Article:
Sweetheart deal with Staples results in postal cuts in San Francisco

SAN FRANCISCO – In the wake of a secretive, sweetheart deal to outsource postal operations to low-wage, high-turnover Staples stores, the U.S. Postal Service is reducing customer service hours at 21 of 39 U.S. Post Office stations in San Francisco. Cutbacks in hours are also planned in surrounding Bay Area communities.

“They’re shutting the doors at 5 p.m. and posting signs sending people to private locations – including Staples – to conduct postal business,” said Geoffray Dumaguit, president of the San Francisco Local of the American Postal Workers Union. “This will inconvenience and irritate our customers, who often need to visit a Post Office after work.”

Postmaster General Patrick R. Donahoe has denied that Staples stores would replace any of the nation’s 33,000 traditional Post Offices, but six months into the program, hours are being curtailed at nearby USPS offices.

The Postmaster General also claimed there would be no loss of USPS jobs as a result of the Staples deal, which allows the retail giant to conduct most of the business U.S. Post Offices handle. But the postal counters in Staples stores are staffed with low-wage Staples employees with no experience and little training, rather than highly-trained uniformed Postal Service employees.

The no-bid deal with Staples began at more than 80 retail outlets in California and three other states, with plans to expand to 1,500 locations nationwide. 

Donahoe claims the Staples deal will “grow the business” but according to USPS documents obtained by the American Postal Workers Union, business in 21 San Francisco offices will be shrinking, not growing. At least nine of the affected stations are two miles or less from a Staples store.

Most of the affected Post Office stations will now close at 5 p.m., instead of staying open until 5:30 or 6 p.m., as they did in the past. USPS has identified “budget savings” based on reduced hours at the affected locations.

“First they take an hour, then they’ll take the whole day,” said APWU President Mark Dimondstein. “We’ve said all along that this is a plan to close Post Offices and outsource postal work. They’ve got a sign on the door that says ‘We’re closed, go to Staples.’ It couldn’t get much more obvious than that.

“After driving customers away, postal management will conduct a study of traffic in Post Offices and find that it’s gone down. Then they’ll claim to have the evidence they need to justify closing Post Offices,” he said.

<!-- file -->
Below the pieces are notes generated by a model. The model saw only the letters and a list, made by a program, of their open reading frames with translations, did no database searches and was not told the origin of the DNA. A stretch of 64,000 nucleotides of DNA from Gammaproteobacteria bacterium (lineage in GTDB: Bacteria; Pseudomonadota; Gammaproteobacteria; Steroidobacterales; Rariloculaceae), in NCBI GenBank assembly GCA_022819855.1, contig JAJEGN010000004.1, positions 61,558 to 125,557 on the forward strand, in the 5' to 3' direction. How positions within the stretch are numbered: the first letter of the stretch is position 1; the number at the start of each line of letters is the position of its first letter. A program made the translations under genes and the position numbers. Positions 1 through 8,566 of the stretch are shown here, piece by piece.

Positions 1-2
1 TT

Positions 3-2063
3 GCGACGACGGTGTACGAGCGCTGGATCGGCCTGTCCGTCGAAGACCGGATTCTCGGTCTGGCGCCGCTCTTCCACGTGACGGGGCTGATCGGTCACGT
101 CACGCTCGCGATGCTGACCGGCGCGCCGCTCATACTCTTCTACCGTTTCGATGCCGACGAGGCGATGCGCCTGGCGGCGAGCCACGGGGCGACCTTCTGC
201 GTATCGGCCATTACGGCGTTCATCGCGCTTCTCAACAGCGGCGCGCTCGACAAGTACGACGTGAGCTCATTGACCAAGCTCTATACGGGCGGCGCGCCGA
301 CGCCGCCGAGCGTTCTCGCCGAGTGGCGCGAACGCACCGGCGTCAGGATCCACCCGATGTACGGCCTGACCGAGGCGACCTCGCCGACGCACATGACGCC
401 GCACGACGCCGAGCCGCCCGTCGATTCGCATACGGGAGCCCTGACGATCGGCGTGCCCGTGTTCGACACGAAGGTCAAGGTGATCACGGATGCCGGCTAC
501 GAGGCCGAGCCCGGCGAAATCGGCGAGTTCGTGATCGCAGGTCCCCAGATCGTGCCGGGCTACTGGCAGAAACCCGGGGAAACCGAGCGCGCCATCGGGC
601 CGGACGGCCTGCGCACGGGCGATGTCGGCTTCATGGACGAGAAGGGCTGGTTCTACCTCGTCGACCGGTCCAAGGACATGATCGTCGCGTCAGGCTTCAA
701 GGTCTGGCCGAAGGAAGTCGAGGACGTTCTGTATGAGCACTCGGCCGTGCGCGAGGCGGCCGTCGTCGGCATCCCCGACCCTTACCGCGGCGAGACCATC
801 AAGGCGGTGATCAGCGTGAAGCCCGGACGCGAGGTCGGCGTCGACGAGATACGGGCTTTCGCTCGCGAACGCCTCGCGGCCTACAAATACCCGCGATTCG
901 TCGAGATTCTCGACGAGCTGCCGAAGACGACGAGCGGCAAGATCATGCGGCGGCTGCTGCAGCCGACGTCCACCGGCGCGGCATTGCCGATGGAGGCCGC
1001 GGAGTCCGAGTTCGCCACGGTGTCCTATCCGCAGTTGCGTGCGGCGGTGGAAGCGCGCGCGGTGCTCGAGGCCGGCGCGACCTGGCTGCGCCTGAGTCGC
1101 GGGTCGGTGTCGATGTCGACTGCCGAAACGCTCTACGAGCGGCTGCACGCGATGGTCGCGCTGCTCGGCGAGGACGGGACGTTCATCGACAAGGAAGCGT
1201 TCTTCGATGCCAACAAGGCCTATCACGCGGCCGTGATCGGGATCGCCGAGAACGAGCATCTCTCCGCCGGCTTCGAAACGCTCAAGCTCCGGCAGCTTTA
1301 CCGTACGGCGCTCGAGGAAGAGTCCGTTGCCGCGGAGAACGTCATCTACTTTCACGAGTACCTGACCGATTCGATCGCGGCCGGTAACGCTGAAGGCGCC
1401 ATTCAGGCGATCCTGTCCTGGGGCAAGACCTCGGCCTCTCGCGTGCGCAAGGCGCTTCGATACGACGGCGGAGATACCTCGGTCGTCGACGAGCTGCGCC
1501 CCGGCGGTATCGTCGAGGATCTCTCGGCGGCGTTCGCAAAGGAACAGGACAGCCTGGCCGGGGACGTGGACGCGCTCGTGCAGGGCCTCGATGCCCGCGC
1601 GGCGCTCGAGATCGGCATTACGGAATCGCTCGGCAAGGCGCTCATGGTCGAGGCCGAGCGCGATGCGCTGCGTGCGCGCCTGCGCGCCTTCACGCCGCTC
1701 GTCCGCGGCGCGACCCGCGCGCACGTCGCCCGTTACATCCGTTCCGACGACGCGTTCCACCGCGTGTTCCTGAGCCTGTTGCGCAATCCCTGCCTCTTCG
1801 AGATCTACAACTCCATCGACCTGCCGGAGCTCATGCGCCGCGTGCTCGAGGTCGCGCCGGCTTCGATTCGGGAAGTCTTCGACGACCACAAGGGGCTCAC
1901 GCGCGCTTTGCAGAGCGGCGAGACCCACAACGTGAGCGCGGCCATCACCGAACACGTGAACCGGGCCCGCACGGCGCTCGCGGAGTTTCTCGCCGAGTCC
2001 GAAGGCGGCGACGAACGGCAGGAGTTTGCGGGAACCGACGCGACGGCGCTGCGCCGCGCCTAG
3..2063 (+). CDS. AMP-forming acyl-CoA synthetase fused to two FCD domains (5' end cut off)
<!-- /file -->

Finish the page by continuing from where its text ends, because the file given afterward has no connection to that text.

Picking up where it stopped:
The cutback in hours at San Francisco Post Office stations comes at a time when the USPS is experiencing rapid growth in package delivery as a result of ecommerce. Letters and packages dropped off at Staples stores, however, don’t enjoy the legal protection of the U.S. Mail.

Thousands of postal workers and community allies protested the outsourcing of postal jobs and the decline of customer service at 56 Staples stores and Post Offices in 27 states on April 24.

“Opposition to the Staples deal is growing,” Dimondstein said. “The California Federation of Teachers, the American Federation of Teachers (AFT) Michigan, the American Federation of Teachers (AFT) New Hampshire and other unions are answering our call to boycott Staples. Thirty members of the U.S. House of Representatives from California have called on the Postmaster General to scrap the program. We’re going to keep educating consumers about this dirty deal. The U.S. mail is not for sale.”

For more information about the APWU campaign to save public postal services, visit StopStaples.com. A copy of the agreement between Staples and the USPS – heavily redacted – is available on the APWU website.

Photo: APWU Facebook page.



Special to People’s World
Special to People’s World

People’s World is a voice for progressive change and socialism in the United States. It provides news and analysis of, by, and for the labor and democratic movements to our readers across the country and around the world. People’s World traces its lineage to the Daily Worker newspaper, founded by communists, socialists, union members, and other activists in Chicago in 1924.